The roles of Scrum Master and Product Owner are initially seen by many as leading positions with classic leadership tasks. But instead of telling the team members what to do in detail, Scrum Master and Product Owner act as Servant Leaders who help the team to organize itself.
You are wondering how a leadership model with a “serving leader” can work and what advantages it brings? In this article you will get a clear Servant Leadership Definition, so that you can support your team on the road to success.
6 Advantages of Self-Organized Teams
Why should a Servant Leader support a team in self-organisation in the first place? Doesn’t the classic (Tayloristic) management model say that it is better for a smart head to think and for the others to implement the guidelines?
Indeed, self-organized working is not only anchored in the Agile Manifesto – its advantages are also obvious:
1.Teams that share a vision conveyed by leadership are more motivated and deliver more and better output than if they simply follow orders from superiors.
2. Flexible options for action are not disturbed by bureaucracy and detours via hierarchical levels, as the team itself makes the decisions: this enables fast and agile work.
3. Team success is achieved independently of the leadership qualities of an individual.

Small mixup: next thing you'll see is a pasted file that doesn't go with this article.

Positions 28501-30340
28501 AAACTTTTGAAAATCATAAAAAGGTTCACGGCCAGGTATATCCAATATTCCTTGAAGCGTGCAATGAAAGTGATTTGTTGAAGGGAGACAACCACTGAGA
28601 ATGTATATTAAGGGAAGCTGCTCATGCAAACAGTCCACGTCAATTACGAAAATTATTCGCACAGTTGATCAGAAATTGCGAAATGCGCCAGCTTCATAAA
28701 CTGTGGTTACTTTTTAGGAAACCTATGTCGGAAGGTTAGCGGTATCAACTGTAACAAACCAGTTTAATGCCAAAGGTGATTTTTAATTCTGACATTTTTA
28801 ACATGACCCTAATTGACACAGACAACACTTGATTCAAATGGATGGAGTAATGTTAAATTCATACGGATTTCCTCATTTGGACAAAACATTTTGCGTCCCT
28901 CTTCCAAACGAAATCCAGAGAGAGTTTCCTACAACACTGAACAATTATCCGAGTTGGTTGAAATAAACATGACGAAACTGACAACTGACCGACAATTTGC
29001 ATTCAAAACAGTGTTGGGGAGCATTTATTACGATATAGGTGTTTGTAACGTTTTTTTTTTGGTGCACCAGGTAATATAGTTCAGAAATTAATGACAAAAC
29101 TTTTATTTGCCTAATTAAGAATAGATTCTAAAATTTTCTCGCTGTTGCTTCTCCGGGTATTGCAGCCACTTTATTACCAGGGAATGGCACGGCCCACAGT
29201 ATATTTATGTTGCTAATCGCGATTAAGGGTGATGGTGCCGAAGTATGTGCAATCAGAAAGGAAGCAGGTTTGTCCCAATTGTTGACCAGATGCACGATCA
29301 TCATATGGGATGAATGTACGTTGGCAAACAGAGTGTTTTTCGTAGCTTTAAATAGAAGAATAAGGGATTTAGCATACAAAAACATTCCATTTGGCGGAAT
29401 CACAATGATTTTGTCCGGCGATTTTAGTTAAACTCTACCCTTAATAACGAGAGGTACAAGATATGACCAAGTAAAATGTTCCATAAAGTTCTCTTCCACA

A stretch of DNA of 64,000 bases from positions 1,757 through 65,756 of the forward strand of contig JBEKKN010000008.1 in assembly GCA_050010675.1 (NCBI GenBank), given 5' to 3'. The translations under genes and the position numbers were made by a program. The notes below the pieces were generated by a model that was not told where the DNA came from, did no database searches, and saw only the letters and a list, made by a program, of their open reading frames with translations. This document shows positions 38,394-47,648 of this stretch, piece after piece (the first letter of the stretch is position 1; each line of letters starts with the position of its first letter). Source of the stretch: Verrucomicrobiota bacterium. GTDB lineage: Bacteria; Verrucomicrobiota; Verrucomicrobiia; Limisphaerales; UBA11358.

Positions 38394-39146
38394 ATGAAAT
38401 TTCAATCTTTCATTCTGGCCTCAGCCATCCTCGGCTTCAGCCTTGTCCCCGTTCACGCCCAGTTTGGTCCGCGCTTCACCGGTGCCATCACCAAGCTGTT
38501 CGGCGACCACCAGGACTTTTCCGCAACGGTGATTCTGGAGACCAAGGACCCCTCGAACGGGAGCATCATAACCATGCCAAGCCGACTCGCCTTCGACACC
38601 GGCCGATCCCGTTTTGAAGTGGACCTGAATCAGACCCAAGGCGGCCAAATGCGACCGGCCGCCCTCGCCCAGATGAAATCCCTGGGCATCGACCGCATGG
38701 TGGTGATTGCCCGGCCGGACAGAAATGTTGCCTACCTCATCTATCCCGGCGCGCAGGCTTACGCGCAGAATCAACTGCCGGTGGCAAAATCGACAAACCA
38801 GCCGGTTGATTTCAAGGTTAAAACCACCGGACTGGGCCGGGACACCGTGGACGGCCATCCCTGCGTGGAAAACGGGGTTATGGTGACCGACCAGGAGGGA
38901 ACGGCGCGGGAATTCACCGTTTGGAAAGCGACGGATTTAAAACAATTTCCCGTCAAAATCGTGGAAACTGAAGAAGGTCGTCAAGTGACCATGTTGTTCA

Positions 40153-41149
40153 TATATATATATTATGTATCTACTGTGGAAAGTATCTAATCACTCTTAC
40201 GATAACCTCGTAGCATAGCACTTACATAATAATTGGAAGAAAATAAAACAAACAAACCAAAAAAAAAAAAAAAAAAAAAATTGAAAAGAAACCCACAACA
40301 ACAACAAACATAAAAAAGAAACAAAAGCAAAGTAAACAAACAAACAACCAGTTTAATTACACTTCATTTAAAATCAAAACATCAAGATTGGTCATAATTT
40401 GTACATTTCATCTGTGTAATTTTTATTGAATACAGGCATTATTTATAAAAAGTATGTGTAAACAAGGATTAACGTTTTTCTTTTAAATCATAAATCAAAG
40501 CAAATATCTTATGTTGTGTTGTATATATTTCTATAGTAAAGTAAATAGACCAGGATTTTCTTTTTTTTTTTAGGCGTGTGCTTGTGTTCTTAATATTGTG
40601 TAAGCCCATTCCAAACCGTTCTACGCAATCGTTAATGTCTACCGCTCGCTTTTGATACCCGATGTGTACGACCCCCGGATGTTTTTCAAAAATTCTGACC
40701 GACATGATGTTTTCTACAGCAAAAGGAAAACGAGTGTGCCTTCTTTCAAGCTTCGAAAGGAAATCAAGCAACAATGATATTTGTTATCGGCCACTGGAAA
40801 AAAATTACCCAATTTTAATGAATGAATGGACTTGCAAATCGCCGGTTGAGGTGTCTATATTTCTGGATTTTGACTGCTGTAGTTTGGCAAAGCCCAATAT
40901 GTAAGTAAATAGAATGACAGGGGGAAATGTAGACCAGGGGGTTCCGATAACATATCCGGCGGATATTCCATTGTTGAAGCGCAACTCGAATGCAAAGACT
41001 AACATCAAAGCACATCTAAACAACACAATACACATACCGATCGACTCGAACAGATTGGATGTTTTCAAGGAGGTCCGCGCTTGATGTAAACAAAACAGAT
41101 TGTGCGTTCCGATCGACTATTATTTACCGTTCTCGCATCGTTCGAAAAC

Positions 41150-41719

4. A self-organized team is responsible as a collective, so that individual failures are automatically compensated for.
5. Mutual help and coaching within the team are encouraged, which ensures faster and more efficient development – and thus an increase in performance.
6. The self-organized team takes needed help from outside in time, because it knows best what it needs.
Even Self-Organisation Needs Leadership
It is now clear that self-organization in teams brings crucial advantages for success. But since most people are still characterized by classical leadership in hierarchical structures, they must first be trained to organize themselves. So if you are a Scrum Master, it is up to you to lead your team into self-organization within the framework of your Servant Leadership.
But what exactly does self-organisation actually mean and how do you achieve this for your team?
- Unlike the classic management style, you first have to decentralize most of the decisions that affect the team. This means that it is not you as a manager who decides for the team, but the team is given permission to decide for itself.
- In order for your self-organized team to be able to make its own decisions, you have to empower the team, i.e. you make sure that the team has the necessary information and skills.
Once you have created these conditions as a Scrum Master, you are already acting as a Servant Leader. What else belongs to this modern and agile leadership style, we will look at in detail below.
Servant Leadership – A Definition
The term Servant Leadership was originally coined by Robert K. Greenleaf, the founder of the Greenleaf Center for Servant Leadership.